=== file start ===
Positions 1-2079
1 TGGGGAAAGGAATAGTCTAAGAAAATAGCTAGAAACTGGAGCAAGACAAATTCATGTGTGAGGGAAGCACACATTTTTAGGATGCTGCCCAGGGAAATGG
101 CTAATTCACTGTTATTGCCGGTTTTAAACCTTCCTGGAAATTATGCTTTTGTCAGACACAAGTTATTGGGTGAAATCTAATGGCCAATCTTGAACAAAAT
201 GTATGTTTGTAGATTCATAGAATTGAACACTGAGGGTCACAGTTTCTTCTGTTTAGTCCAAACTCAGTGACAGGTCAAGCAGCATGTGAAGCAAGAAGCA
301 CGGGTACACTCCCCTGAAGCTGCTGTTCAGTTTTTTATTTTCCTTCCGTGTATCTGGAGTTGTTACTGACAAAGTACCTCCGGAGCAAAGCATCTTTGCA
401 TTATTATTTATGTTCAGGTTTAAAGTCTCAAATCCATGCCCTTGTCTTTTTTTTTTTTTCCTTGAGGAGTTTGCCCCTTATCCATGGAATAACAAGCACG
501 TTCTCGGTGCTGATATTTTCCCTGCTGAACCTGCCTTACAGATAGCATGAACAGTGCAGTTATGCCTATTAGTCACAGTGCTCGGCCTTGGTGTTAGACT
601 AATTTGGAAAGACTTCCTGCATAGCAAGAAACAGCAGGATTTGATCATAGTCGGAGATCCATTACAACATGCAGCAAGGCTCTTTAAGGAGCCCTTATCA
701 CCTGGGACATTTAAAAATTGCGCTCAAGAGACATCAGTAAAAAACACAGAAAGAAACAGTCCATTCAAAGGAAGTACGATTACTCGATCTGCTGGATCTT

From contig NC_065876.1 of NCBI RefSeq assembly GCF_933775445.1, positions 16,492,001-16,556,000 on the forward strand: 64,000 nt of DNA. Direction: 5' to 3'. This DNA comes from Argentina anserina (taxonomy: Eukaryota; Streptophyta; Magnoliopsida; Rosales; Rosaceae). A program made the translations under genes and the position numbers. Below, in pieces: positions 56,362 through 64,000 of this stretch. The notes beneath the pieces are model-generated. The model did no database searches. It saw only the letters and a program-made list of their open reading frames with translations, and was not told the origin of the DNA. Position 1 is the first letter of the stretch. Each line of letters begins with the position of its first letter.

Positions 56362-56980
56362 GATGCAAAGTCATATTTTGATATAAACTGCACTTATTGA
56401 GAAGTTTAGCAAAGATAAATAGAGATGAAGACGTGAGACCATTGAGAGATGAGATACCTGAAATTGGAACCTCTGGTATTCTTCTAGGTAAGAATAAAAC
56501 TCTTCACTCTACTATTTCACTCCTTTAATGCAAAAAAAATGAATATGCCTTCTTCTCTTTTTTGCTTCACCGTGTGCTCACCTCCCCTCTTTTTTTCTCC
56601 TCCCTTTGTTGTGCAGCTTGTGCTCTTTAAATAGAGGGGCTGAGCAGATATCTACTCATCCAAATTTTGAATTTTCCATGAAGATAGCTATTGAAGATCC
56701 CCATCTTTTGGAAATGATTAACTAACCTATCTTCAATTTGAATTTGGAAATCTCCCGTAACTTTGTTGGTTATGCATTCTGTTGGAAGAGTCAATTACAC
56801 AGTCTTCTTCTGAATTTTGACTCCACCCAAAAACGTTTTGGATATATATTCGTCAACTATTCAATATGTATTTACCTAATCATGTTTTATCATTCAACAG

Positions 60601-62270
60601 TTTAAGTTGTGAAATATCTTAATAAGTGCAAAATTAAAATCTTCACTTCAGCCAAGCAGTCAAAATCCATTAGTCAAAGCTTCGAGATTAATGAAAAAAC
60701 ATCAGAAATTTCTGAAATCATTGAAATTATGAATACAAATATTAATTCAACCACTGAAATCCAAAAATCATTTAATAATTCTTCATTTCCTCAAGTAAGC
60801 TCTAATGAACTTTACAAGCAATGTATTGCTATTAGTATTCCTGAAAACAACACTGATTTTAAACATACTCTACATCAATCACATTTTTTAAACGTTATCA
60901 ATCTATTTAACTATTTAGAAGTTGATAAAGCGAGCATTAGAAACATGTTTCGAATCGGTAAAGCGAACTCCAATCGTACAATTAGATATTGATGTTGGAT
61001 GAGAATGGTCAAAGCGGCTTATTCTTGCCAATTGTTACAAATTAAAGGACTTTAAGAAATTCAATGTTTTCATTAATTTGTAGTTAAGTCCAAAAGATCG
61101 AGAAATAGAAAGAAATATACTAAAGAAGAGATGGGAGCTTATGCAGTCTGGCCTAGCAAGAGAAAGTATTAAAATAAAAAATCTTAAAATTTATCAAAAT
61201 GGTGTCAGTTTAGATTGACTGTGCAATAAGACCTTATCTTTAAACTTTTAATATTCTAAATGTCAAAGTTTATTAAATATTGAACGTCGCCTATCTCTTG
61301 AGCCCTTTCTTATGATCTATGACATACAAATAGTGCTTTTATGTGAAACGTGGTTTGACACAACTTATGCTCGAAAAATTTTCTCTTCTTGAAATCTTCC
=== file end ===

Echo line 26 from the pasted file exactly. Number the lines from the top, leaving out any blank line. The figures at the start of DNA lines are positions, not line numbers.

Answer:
61301 AGCCCTTTCTTATGATCTATGACATACAAATAGTGCTTTTATGTGAAACGTGGTTTGACACAACTTATGCTCGAAAAATTTTCTCTTCTTGAAATCTTCC